By Omodele Adigun, Uche Usim (Abuja), Merit Ibe and Chinwendu Obienyi
The Central Bank of Nigeria (CBN) has said that its new “CBN Naira 4 Dollar Scheme” which comes into effect on Monday (today), is aimed at providing Nigerians in the Diaspora with cheaper and more convenient ways of making remittances to their home country.
The CBN Governor, Mr. Godwin Emefiele, stated this at the weekend while delivering a keynote address at the Fidelity Bank’s inaugural Diaspora Webinar on the Implications and Impact of the New FX Policy on Diaspora Investments.
Emefiele explained that the move was also to increase the transparency of remittance inflows and reducing rent-seeking activities even as he expressed optimism that the new policy will encourage banks and financial institutions to develop products and investment vehicles, geared towards attracting investments from Nigerians in the Diaspora.
Citing cases in other climes, Mr. Emefiele said the use of reimbursements of remittance fees had been critical in supporting improved inflow of remittances to countries in South Asia and in improving their balance of payments position following the COVID-19 pandemic.
While noting that the average cost of sending $200 worth remittances to Nigeria from the United States was about 4.7 percent, he said studies had shown that even a one percent decrease in cost of sending remittance could result in a significant boost in inflows.
“Countries in South Asia such as Pakistan and Bangladesh are aware of this impact and they introduced reimbursement schemes to support inflows. In Pakistan, the scheme which is known as free send has enabled record amount of inflows of over $2billion a month even during the COVID pandemic.
Commenting on the issue of round-tripping, CBN’s Ag. Director, Corporate Communications Department, Osita Nwanisobi, explained that there was a maximum amount that could be remitted through an IMTO, adding that no customer could send $100,000 through an IMTO.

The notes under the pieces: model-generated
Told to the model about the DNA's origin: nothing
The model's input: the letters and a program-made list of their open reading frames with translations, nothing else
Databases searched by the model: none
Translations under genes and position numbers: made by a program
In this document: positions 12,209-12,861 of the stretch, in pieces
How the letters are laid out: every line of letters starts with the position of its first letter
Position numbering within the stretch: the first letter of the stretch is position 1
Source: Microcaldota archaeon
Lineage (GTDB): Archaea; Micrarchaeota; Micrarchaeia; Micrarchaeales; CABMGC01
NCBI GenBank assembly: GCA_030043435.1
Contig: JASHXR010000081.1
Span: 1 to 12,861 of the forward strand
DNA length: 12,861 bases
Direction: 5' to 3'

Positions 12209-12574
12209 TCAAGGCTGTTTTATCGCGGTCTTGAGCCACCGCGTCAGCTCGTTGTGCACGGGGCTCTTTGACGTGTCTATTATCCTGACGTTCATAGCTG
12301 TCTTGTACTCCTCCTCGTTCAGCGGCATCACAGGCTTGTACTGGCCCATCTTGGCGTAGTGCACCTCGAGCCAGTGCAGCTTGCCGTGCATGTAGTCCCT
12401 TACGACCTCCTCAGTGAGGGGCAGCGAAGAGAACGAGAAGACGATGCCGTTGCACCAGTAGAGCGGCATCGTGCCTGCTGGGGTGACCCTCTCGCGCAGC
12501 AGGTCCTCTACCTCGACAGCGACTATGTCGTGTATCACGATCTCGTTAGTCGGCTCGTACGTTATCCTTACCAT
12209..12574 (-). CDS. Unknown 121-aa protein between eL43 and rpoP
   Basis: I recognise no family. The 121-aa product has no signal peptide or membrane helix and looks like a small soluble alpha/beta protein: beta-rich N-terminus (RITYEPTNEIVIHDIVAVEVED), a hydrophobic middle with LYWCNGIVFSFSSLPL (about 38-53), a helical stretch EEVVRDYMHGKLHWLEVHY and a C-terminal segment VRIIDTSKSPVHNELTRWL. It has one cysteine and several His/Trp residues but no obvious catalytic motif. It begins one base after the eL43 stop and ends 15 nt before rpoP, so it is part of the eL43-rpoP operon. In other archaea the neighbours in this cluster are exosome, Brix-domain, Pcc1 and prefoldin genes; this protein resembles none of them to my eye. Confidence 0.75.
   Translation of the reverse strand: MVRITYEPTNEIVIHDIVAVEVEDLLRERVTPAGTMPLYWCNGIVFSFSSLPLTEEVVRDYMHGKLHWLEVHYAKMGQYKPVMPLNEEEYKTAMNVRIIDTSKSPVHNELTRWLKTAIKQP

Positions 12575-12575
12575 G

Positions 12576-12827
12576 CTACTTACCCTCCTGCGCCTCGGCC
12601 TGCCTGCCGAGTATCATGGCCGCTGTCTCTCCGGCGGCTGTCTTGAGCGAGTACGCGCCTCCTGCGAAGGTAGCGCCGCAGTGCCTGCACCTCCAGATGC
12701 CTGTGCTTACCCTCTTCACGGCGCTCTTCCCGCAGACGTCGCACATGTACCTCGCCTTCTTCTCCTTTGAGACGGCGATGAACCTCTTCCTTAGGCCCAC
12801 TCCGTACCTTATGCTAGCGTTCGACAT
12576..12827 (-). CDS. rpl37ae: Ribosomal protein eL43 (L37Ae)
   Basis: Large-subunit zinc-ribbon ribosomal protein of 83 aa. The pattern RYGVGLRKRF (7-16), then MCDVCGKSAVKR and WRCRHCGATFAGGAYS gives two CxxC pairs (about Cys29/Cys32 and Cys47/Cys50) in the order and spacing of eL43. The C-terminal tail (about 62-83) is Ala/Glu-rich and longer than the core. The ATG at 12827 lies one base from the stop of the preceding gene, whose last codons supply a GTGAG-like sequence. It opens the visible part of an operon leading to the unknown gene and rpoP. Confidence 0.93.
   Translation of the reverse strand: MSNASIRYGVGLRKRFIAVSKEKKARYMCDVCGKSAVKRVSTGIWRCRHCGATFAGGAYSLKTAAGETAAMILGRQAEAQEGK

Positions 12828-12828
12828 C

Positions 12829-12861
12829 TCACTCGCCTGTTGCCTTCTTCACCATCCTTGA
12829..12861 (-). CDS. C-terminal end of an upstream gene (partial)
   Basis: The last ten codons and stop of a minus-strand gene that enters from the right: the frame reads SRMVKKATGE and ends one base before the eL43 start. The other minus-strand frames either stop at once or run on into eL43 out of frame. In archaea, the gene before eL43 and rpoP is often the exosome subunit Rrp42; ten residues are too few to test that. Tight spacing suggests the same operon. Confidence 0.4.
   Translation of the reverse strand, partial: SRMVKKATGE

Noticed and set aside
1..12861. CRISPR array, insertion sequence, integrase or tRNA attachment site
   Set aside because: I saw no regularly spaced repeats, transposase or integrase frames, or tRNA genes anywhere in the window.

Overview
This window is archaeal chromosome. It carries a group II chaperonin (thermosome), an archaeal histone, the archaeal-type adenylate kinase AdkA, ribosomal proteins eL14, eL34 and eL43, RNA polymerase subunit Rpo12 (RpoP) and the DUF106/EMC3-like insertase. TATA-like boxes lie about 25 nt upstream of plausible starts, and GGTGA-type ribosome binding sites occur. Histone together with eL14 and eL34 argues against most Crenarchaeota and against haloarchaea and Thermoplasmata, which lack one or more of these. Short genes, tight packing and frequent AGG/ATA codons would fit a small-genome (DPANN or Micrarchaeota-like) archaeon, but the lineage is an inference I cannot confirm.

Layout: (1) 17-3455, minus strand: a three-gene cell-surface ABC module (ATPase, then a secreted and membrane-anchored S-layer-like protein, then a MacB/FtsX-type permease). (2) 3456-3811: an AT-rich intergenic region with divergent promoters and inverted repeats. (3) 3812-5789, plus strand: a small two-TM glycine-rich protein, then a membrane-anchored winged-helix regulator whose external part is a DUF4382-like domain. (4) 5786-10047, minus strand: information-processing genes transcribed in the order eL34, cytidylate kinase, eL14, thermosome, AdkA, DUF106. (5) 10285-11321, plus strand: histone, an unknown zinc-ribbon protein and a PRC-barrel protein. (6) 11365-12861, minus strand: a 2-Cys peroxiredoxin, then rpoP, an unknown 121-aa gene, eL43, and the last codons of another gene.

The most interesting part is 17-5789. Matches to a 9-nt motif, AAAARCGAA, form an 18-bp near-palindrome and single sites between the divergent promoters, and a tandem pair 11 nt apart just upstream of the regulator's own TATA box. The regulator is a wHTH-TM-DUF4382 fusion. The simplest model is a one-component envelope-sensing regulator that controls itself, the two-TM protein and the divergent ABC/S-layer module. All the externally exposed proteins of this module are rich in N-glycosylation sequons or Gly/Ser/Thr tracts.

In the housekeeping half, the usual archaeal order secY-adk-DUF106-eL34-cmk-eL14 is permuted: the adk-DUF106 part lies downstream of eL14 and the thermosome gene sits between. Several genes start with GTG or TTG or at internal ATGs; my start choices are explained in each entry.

Though he admitted that the CBN action does not go far enough in offering total reimbursements, Nwanisobi said it was a step in the right direction in reducing the cost burden for Nigerians remitting funds to Nigeria.
Meanwhile, following the “Naira 4 dollar scheme” introduced in a recent circular to Deposit Money Banks (DMBs) by the Central Bank of Nigeria (CBN), experts have said the scheme could boost the country’s diaspora remittances and investments.
PwC forecasts suggest that Nigeria’s remittance flows could reach $34.89 billion by 2023. But this can only be accomplished if remittance infrastructure improves and if the right policies are put in place. The use of reimbursements of remittance fees has been critical in supporting improved inflow of remittances to countries in South Asia and in improving their balance of payments position following the COVID-19 pandemic”, he said.
According to him, efforts at driving remittance inflows into Nigeria would yield positive results as it continues to ensure formal banking channels offer cheaper, faster and more convenient ways for remitters to send funds to beneficiaries.
Chairman, Nigerians in Diaspora Commission (NIDCOM), Mrs Abike Dabiri-Erewa, said the policy will positively impact on diaspora remittances into Nigeria.
She however, appealed to the CBN to reduce the cost of remittances as Nigeria is the only country charging the highest percentage compared with other countries. Earlier in her opening remark, the Chief Executive Officer, Fidelity Bank Plc, Nneka Onyeali-Ikpe, noted that inflows or remittances are a very important segment that Nigeria cannot lose sight of. Onyeali-Ikpe stated that the impact of the diaspora inflows and remittances would have a multiplier effect in consumption, investment and economic growth in Nigeria and added that diaspora remittances could be the new oil for Nigeria.
She thereafter said that Fidelity Bank is in full compliance with the CBN’s policy and is working with 17 of its international monetary transfer operators (IMTOs) to ensure that they are in full compliance of the modalities stated by the government.